Description Dry eye and fibromyalgia syndromes are most prevalent in women. Therefore, female patients seen in Kellogg Eye Center for ocular complaints of dryness, grittiness, irritation, or related symptoms, without any identifiable cause, will be offered enrollment into the study. These individuals will be compared to both a "positive control" group (fibromyalgia patients) and a healthy control group. We hypothesize that the patients seen with irritative symptoms will have autonomic and sensory processing profiles similar to fibromyalgia patients, and both groups will differ from healthy controls. All study participants will have an extensive ophthalmological exam in addition to autonomic and sensory testing, in order to more fully characterize the underlying mechanism(s) of these symptoms. Recruitment: Female patients over the age of 18 with the above mentioned complaints will be told of the study at the time of their visit. They will be given a copy of the study consent form to take home with them or one will be mailed to them. Additionally, from CareWeb billing records, or from other University of Michigan Ophthalmologists, a list of patients who have previously been seen (within the last year) in the Ophthalmology Comprehensive Clinic for dry eyes complaints will be identified and contacted by US mail with a recruitment letter uploaded. If the patient is interested, the letter will list research staff contact information, who patients may then contact. If the patient does not contact research staff by phone or email, research staff may follow-up the letter by phone no earlier than one week after it is mailed. If patients are not interested, a phone number will be listed allowing patients to opt-out of being contacted about the study by phone in the future. Follow-up phone calls will utilize a phone script. Patients who are interested in participating will be contacted by the study coordinator for further discussion to see if they meet the inclusion and exclusion criteria and to schedule a visit to the Cornea Clinic for an ophthalmic evaluation. At the time of this visit, patients will be asked to sign the consent form and be given a study identification number that will be used exclusively in patient identification in study materials. These patients will then be scheduled to be seen at the Chronic Pain and Fatigue Research Center at Dominos Farms for the remaining sensory and autonomic testing. All patient study information will be collected and encoded according to HIPAA guidelines and institutional review board approval. The plan is to enroll 40 patients into Group 1 over a 12 month enrollment period. The study group will be compared to two groups of age matched patients, 20 with known FM (Group 2) and 20 healthy controls (Group 3). These patients will be identified by searching the patient registry that includes more than 400 FM and healthy control patients who have already undergone the standardized sensory and autonomic evaluations at the Chronic Pain and Fatigue Research Center. The study coordinator will then contact the individuals that are identified in the registry that meet these criteria, and they will be asked if they are interested in enrolling in this particular study (all individuals in the registry have given consent to be contacted for additional studies for which they are eligible). FM patients and controls who agree to participate will be asked to sign the consent form and be scheduled for the ophthalmic evaluation at the Cornea Clinic. Ophthalmic Evaluation: Individuals in all three groups will be seen in the Cornea Clinic at the Kellogg Eye Center and will receive a complete ophthalmic evaluation including the following objective measures of ocular and visual sensation: - Visual acuity will be assessed in each eye separately, using a Snellen acuity chart for distance and a Jaegar reading card for near vision. Additional notations will be made for subjective evaluation of patient's level of satisfaction with corrected acuity during testing. - Shirmer's testing with anesthesia will be performed on all patients. This test involves the use of small strips of filter paper placed in the lower eyelids after instillation of anesthetic eyedrops for the assessment of tear production. - Corneal fluorescein and conjunctival lissamine green staining patterns will be assessed as a measure of ocular surface integrity. Staining will be measured using the Oxford grading scale from 0 (no staining) to 5 (severe staining) - Tear break up time is evaluated while fluorescein stain is still in the eye. The patient is instructed not to blink and the tear film is observed through the slit lamp. If the smooth layer tear film begins to visibly break up prior to 10 seconds, the patient's tear film is considered abnormal. - Ocular complaints will be quantified with the use of the Ocular Surface Disease Index Questionnaire - a validated 15 question survey that evaluates dry eye symptoms as well as the National Eye Institute Visual Functioning Questionnaire - a validated 25 question survey that evaluates overall visual function. - Accommodation, or the ability to shift visual focus from distance to near, will be measured with the Marco auto-refractor separately for each eye. Accommodation is a physiologic measure of the eye's ability to shift focus and naturally decreases with age. - Central corneal sensation will be measured using Cochet-Bonnet esthesiometry. The esthesiometer is an instrument that comprises a slender nylon filament that is retracted in 0.5 cm increments until the filament is sensed on the cornea. - Confocal Microscopy - The patients' eyes will be viewed using a high power microscope to carefully evaluate the corneal nerve layer. This microscope looks at the layers of the cornea (or window) of the eye. After numbing drops are placed in eye, a gel to lubricate will also be placed in the eye. The microscope comes into close proximity to the eye. The patient will feel the microscope against his/her eyelashes while looking at a red light. Three scans providing a clear view of the sub-epithelial corneal nerve layer will be performed on each patient. Sensory and Autonomic Evaluation: Patients seen in the Chronic Pain and Fatigue Research Center at Dominos Farms will be evaluated by several modalities for measures of altered sensory processing and autonomic dysfunction: - Questionnaires of demographic and disease status information will be collected using a general form that includes age, sex, race, marital status, education level, ethnicity, chronicity of pain, believed cause of pain, and events associated with the onset of pain. Participants will also complete a battery of self-report questionnaires that characterize their functional status, pain and fatigue symptoms, cognitive difficulties, affective status, pain beliefs, perceived stress, perceived social support, coping strategies, sleep quality, and history of abuse. The questionnaire battery takes approximately 1 hour to complete. - Pressure pain sensitivity is assessed at the thumbnail using a hydraulic device that consists of a plastic housing and piston driving a hard rubber 1 cm2 probe. After positioning the device on the left thumb, subjects will receive an ascending series of discrete 3 second-duration pressure stimuli beginning at 0.5 kg and increasing in 0.5 kg steps to a maximum of 10 kg (or subjective maximum less than 10 kg). Subjects will rate the intensity of the evoked sensations using the sensory intensity Box scale, a combined analog descriptor scale that superimposes verbal descriptors, spaced according to ratio-scale values, on a 0-20 graphical numerical category scale.22,23 The pain testing session lasts about 45 minutes. - Tender point assessment: a standard means of confirming the diagnosis of fibromyalgia. During this assessment, the examiner will use their thumb to apply minimal pressure on pre-designated body points (such as the base of the neck, or back of the arm) and ask if the patient is sensitive or 'tender' at these various points. Most individuals do not describe this assessment as painful. - Auditory sensitivity testing involves a hearing screening performed according to the American Speech-Language-Hearing Association guidelines.24 This includes a brief case history, otoscopic inspection, and a 25 dB HL pure-tone screen at 1000, 2000 and 4000 Hz and 35 dB HL at 500 Hz. This testing is to assure that there are no hearing abnormalities that would cause abnormalities on the research test of interest, the Judgment of Loudness Discomfort Levels (LDLs). This testing is performed using pure tone acoustic stimuli at an octave frequency of 2000 Hz and signal range from 40 to 100 dB. The patient is instructed to indicate a rating of discomfort for each volume at which the acoustic signal is presented. This test will be performed in both ascending step-wise and random order patterns, and takes approximately 45 minutes. Each patient will also complete a hyperacusis questionnaire,25 through which they will indicate their experiences of real-life auditory sensitivity. - Dysautonomia will be assessed centrally by monitoring variations in heart rate. Heart rate variability information is obtained by use of a Holter monitor. Individuals will remain supine for the first 5 minutes of the examination. For the remaining time period (total: approximately 60 minutes), the Holter monitor will record a continuous electrocardiogram (ECG) of the heart's electrical activity in response to varying but standardized study related tasks such as questionnaire completion, discussions with study personnel, and listening to instructions. Frequency domain analysis using fast Fourier transformations yields information about the amount of the variance (power) in the heart's rhythm explained by periodic oscillations of the heart rate at various bands, including the high, low, and very low frequencies.26 Fluctuations over time in the interval between normal heartbeats is recorded and quantified by analysis of variability between beats.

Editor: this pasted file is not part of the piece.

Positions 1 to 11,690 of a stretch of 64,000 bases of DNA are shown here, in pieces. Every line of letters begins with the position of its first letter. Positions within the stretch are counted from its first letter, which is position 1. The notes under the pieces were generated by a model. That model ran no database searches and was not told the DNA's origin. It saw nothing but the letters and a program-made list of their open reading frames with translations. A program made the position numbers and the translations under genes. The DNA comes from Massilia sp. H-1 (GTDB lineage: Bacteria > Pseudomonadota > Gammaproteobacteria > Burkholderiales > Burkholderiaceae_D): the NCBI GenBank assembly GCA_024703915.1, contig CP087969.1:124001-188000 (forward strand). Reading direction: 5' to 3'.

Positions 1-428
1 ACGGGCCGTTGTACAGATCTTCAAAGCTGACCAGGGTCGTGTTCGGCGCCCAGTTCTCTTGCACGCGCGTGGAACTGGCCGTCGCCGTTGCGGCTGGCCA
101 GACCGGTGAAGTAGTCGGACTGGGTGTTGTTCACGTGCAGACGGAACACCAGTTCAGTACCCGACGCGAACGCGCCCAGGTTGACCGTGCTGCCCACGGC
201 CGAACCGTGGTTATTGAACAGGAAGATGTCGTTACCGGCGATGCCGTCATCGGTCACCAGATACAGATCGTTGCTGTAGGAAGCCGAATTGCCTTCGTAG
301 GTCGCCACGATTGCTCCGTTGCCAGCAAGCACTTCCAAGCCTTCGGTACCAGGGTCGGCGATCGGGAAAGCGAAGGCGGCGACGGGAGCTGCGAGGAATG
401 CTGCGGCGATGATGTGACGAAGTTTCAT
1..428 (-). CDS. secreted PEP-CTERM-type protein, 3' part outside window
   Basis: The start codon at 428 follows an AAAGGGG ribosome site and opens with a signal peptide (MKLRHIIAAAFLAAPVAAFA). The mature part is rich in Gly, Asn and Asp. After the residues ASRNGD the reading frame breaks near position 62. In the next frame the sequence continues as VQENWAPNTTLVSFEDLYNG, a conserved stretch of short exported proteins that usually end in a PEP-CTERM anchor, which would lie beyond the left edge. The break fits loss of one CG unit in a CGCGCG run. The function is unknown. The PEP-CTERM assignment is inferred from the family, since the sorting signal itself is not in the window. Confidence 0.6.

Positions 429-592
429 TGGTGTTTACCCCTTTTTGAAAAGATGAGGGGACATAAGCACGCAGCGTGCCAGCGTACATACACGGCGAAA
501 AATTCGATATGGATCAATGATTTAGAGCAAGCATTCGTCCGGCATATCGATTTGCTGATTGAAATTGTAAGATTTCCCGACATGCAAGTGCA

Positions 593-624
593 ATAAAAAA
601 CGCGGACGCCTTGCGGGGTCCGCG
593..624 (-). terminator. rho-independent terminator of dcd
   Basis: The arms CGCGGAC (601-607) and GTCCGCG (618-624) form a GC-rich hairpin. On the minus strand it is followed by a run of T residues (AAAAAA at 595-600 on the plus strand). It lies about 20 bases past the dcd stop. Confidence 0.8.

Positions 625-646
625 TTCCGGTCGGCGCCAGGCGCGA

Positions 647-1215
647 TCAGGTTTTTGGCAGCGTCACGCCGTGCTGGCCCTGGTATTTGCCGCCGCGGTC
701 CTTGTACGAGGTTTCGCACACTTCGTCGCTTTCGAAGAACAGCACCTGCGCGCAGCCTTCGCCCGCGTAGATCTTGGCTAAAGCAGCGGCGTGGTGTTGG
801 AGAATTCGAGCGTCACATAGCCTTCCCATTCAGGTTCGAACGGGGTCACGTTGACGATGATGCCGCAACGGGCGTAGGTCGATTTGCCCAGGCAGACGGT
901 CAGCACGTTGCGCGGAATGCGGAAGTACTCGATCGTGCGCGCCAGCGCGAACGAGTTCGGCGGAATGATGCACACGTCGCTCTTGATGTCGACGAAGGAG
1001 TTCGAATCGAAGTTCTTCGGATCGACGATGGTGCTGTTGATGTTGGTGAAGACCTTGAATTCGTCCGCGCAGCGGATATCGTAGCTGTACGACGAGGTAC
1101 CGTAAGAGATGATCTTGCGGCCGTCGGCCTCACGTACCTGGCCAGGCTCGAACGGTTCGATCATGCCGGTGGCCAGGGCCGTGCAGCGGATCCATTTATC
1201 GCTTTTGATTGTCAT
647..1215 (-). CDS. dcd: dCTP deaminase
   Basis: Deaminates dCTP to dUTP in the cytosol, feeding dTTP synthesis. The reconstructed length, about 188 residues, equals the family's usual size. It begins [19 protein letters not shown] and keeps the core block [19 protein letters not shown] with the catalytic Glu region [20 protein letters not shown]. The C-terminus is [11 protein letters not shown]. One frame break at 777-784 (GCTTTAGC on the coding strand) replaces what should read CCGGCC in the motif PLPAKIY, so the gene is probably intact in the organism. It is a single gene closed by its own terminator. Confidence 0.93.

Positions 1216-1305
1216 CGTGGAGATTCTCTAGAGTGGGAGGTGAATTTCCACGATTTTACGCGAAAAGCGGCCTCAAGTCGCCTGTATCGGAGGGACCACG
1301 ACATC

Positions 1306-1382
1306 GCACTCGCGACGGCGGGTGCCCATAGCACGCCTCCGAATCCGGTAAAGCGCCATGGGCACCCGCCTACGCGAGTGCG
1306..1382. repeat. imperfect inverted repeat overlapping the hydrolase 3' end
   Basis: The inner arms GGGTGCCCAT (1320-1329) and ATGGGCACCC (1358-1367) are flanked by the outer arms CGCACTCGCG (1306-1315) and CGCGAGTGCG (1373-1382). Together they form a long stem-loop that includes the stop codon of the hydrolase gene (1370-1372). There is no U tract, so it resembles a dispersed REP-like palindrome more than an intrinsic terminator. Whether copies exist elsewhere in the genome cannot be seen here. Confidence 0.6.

Trial information was received from ClinicalTrials.gov and was last updated in January 2016.
Information provided to ClinicalTrials.gov by University of Michigan.